This page uses content from Wikipedia and is licensed under CC BY-SA.
|Norris Dewar McWhirter|
Norris McWhirter holding a copy of the largest diamond in the world (1977)
12 August 1925|
Winchmore Hill, Middlesex, England
19 April 2004 (aged 78)|
Kington Langley, Wiltshire, England
|Occupation||Writer, political activist, television presenter|
|Notable credit(s)||The Guinness Book of Records, co-founder of the National Association for Freedom, Record Breakers|
|Relatives||Ross McWhirter (brother)|
William McWhirter (father)|
Margaret Williamson (mother)
Norris Dewar McWhirter CBE (12 August 1925 – 19 April 2004) was a British writer, political activist, co-founder of The Freedom Association, and a television presenter. He and his twin brother, Ross, were known internationally for the founding of The Guinness Book of Records, which they wrote and annually updated together between 1955 and 1975. After Ross's assassination by the Provisional Irish Republican Army (IRA), Norris carried on alone as editor.
Norris and Ross were the twin sons of William McWhirter, the editor of the Sunday Pictorial, and Margaret Williamson. In 1929, as William was working on the founding of the Northcliffe Newspapers chain of provincial newspapers, the family moved to "Aberfoyle", in Broad Walk, Winchmore Hill. Like their elder brother, Kennedy (born 1923), Norris and Ross were educated at Marlborough College and Trinity College, Oxford. Norris chose to complete his law degree in two years rather than the usual three. Between 1943 and 1946, Norris served as a sub-lieutenant with the Royal Naval Volunteer Reserve on escort duty in Atlantic and on board a minesweeper in the Pacific.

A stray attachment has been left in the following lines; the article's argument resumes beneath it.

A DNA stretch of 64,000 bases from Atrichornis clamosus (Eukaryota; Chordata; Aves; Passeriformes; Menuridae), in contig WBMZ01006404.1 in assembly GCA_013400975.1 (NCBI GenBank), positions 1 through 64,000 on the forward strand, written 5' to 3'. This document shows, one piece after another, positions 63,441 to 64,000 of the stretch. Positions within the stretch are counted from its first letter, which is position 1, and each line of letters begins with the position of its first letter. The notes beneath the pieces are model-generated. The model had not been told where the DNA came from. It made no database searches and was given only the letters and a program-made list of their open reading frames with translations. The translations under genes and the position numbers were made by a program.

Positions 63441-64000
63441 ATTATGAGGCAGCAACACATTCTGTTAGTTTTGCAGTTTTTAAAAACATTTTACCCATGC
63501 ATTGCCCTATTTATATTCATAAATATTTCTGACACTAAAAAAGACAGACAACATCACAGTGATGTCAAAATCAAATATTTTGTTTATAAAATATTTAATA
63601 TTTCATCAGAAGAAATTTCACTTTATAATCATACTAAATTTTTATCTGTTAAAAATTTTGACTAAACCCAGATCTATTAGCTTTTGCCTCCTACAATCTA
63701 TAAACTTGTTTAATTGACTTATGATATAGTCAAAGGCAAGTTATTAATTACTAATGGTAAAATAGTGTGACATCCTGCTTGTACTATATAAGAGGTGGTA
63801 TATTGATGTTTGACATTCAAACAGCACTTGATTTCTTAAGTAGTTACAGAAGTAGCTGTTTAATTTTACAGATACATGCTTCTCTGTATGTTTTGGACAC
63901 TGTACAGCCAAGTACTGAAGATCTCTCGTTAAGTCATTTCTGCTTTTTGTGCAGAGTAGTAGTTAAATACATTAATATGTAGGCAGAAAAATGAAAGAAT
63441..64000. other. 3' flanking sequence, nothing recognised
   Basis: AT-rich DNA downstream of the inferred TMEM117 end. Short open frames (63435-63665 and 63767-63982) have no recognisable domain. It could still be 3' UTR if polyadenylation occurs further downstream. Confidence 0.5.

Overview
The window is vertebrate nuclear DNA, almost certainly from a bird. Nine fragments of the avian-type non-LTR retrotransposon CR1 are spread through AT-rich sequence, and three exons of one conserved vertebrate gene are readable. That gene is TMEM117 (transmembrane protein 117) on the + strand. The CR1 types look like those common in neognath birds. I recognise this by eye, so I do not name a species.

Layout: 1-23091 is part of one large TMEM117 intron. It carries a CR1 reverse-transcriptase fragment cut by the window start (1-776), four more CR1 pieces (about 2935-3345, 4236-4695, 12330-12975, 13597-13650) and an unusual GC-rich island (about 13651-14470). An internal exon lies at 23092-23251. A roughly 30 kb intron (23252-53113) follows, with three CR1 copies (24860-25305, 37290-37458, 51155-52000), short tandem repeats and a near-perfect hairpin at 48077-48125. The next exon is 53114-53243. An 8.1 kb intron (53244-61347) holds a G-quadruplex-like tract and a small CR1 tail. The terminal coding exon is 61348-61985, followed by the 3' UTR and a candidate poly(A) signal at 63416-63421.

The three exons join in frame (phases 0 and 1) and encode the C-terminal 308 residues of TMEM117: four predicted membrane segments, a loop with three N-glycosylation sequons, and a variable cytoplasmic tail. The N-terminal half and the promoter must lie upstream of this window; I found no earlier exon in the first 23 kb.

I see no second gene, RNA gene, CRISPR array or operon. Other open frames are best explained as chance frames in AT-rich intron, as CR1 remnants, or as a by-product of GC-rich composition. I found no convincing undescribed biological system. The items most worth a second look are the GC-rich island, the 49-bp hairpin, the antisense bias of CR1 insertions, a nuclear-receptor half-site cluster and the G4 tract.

McWhirter was an all-round athlete and represented Scotland at running during the 1950s. He and his brother became sports journalists in 1950. In 1951, they published Get to Your Marks and that year they founded an agency to provide facts and figures to Fleet Street, setting out, in Norris McWhirter's words: "to supply facts and figures to newspapers, yearbooks, encyclopedias, and advertisers". At the same time, he became a founding member of the Association of Track and Field Statisticians.
McWhirter came to public attention while working for the BBC as a sports commentator. On 6 May 1954, he kept the time when Roger Bannister ran the first sub four-minute mile. After the race, he began his announcement:
As a result of Event Four, the one mile, the winner was R. G. Bannister of Exeter and Merton colleges, in a time which, subject to ratification, is a track record, an English native record, a United Kingdom record, a European record, in a time of three minutes...
at which the rest of McWhirter's announcement was drowned out in the enthusiastic uproar.
One of the athletes covered was runner Christopher Chataway, the employee at Guinness who recommended them to Sir Hugh Beaver. After an interview in which the Guinness directors enjoyed testing the twins' knowledge of records and unusual facts, the brothers agreed to start work on the book that became The Guinness Book of Records in 1954. In August 1955, the first slim green volume – 198 pages long – was at the bookstalls, and in four more months it was Britain's No. 1 nonfiction best-seller.